Waste is ubiquitous. In NZ we throw away 15.5 Million tonnes of waste every year. That’s 3,200kg for every man, woman and child. Harmful wastes are the direct result of a linear economy that utilises valuable resources only once (most often) before being discarded. Having committed to the polluting and carbon impact of resource extraction, harvesting and manufacturing; to utilise an item only once is truly a thoughtless act. Transitioning to a circular economy where all resources go round and round through reuse, repurposing and recycling is a no-brainer, and the best part is we can transition to it with very little cost and huge benefits will follow.
We just need the social and political will to do it.
A recent study showed that if NZ landfill charges increased in line with international best practice, by 2025, it would create up to 9000 jobs, deliver $500 Million per year in net benefit to the economy, and divert 3 Million tonnes from landfill and increase recycling rates to 60% (i.e. world leading).
For Wellington City Council, organic wastes at the Southern Landfill make up 85% of its corporate emissions and we are not even great at the basics, such as kerbside recycling. The 2016 Waste Assessment showed that per capita, Wellington region households throw out nearly twice as much waste as Christchurch, and we recycle less than half as much. And that doesn’t even include the most potent greenhouse gas causing fractions of green waste and food waste, which Christchurch (and soon in Auckland) divert to make compost. So, what can Wellington do?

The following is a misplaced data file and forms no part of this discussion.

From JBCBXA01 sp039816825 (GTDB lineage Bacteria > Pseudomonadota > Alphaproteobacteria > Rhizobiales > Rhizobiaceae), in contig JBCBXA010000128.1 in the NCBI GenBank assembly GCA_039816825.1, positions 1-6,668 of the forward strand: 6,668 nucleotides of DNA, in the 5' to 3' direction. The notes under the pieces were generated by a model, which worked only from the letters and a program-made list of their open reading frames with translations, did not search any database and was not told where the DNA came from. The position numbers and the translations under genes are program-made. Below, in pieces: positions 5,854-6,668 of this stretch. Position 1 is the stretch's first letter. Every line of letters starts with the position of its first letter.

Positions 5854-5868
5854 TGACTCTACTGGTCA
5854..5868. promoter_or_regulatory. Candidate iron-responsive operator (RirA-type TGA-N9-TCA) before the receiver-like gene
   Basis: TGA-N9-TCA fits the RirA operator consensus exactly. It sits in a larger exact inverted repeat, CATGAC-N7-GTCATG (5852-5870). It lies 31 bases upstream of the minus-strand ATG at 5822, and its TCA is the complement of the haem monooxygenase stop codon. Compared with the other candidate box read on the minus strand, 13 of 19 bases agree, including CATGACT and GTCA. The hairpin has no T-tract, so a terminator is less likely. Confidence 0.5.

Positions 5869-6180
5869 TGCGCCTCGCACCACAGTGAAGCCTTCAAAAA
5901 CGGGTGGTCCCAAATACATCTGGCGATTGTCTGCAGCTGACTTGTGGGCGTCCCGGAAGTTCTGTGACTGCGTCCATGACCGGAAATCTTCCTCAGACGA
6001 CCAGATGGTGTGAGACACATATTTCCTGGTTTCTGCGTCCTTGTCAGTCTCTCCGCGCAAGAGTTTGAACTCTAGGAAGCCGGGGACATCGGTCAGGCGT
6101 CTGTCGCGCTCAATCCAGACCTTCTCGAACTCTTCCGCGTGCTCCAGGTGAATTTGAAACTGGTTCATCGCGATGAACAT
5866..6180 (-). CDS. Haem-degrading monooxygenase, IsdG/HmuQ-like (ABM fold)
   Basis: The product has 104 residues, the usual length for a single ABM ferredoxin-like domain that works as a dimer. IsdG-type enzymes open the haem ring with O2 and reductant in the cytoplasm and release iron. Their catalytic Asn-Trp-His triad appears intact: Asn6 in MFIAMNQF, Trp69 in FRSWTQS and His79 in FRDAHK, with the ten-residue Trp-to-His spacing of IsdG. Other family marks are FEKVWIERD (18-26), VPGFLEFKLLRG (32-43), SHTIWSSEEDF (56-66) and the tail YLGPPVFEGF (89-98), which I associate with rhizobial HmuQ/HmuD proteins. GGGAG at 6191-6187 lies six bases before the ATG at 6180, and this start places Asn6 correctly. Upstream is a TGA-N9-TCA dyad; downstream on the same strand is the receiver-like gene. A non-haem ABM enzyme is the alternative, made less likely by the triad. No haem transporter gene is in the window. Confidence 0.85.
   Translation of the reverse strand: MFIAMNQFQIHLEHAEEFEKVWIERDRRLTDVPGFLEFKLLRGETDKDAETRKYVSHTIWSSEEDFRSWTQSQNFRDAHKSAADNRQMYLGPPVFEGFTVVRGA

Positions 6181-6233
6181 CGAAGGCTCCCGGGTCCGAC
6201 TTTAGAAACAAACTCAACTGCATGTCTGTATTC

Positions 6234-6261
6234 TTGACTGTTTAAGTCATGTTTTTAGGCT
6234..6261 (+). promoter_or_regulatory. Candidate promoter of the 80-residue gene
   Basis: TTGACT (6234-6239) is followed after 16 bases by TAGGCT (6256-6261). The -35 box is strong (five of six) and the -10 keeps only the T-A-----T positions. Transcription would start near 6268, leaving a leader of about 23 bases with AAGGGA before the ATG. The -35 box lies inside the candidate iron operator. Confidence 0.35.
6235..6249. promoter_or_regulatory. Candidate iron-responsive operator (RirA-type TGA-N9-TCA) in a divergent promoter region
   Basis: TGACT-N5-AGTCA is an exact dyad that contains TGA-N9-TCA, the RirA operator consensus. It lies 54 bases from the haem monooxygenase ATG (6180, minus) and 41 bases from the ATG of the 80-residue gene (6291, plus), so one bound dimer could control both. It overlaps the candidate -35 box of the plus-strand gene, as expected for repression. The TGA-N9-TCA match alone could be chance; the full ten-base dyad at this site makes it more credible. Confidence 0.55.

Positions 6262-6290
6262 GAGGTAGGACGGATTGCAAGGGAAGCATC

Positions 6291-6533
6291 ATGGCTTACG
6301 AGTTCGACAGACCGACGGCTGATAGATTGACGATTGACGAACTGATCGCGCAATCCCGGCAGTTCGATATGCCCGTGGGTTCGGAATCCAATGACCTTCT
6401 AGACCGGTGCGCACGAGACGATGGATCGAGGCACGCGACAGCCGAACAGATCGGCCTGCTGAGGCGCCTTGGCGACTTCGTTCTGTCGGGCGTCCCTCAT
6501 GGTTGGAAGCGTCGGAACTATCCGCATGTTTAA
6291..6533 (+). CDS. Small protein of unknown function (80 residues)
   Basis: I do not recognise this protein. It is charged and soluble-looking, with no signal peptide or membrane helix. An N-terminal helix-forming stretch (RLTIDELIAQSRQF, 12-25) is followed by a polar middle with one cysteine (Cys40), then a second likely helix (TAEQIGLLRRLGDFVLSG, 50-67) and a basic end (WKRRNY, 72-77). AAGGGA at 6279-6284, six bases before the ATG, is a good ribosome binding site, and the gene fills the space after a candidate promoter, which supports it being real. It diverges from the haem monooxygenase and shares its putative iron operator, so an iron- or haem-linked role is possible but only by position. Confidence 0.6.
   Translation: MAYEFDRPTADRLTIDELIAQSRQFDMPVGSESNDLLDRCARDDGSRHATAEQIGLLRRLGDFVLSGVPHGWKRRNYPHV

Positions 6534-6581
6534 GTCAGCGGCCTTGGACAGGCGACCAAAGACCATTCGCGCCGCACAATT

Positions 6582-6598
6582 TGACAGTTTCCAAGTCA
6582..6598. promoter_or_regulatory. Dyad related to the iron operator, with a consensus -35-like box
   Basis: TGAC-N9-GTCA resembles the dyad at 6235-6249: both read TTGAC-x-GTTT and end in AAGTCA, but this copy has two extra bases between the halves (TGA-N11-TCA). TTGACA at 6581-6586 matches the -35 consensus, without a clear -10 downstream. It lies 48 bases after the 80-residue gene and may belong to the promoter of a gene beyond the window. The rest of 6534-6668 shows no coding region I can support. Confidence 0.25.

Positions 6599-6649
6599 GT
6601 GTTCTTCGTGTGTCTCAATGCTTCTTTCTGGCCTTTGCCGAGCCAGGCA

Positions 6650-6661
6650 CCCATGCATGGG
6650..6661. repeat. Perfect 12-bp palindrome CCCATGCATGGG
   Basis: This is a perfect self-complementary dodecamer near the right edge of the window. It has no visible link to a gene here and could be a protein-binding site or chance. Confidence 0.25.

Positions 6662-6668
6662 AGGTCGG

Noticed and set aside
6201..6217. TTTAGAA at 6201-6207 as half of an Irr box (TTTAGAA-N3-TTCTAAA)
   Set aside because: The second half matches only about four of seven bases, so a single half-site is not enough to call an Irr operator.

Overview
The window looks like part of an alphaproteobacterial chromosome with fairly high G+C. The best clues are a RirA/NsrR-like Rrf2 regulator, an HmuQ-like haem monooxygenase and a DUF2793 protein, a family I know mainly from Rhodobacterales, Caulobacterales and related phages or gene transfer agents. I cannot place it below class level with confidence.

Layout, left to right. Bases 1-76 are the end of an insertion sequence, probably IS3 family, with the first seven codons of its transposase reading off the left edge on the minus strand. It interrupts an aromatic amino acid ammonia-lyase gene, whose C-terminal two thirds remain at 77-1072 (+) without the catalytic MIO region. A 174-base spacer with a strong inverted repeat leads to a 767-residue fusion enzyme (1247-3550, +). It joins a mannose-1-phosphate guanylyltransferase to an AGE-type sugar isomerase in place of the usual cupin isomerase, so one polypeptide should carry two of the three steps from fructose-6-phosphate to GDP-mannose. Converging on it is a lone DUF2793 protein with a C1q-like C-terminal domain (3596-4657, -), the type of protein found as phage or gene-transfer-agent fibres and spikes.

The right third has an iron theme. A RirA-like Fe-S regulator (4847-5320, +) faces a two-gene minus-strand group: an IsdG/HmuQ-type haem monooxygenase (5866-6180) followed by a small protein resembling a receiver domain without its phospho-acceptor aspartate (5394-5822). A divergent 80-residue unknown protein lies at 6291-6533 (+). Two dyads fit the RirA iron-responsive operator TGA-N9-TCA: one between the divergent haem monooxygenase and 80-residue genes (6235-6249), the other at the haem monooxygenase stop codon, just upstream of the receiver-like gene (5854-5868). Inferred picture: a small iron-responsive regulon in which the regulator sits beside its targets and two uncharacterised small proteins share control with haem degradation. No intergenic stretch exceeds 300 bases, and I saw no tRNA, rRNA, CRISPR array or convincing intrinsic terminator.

Lots actually, and we are, our 2017 waste plan has a target to reduce waste by one third in just ten years. We already compost our green waste and we are also looking at kerbside organic collections and options for taking Waste Water Treatment Plant sludge out of the landfill (the two biggest sources of landfill gas). But these aren’t cheap options (that’s code for “it might not happen”) and irrespective of the flashy solutions, we also need a mutli-pronged industry/community led approach to reduce waste if we are to really step-up on this issue.
Specifically, we need ideas turned to realities that enable more people to:
understand the problem and why it’s important;
be heard on waste issues they are passionate about (coffee cups, straws, polystyrene, cheap electronics, used tyres, single use plastic bags, etc.);
take action at home, at work or in the community (it’s easy once you know how!);
reduce our overall and individual consumption (this will save you money too!);
increase recycling rates, and;
reduce their waste.
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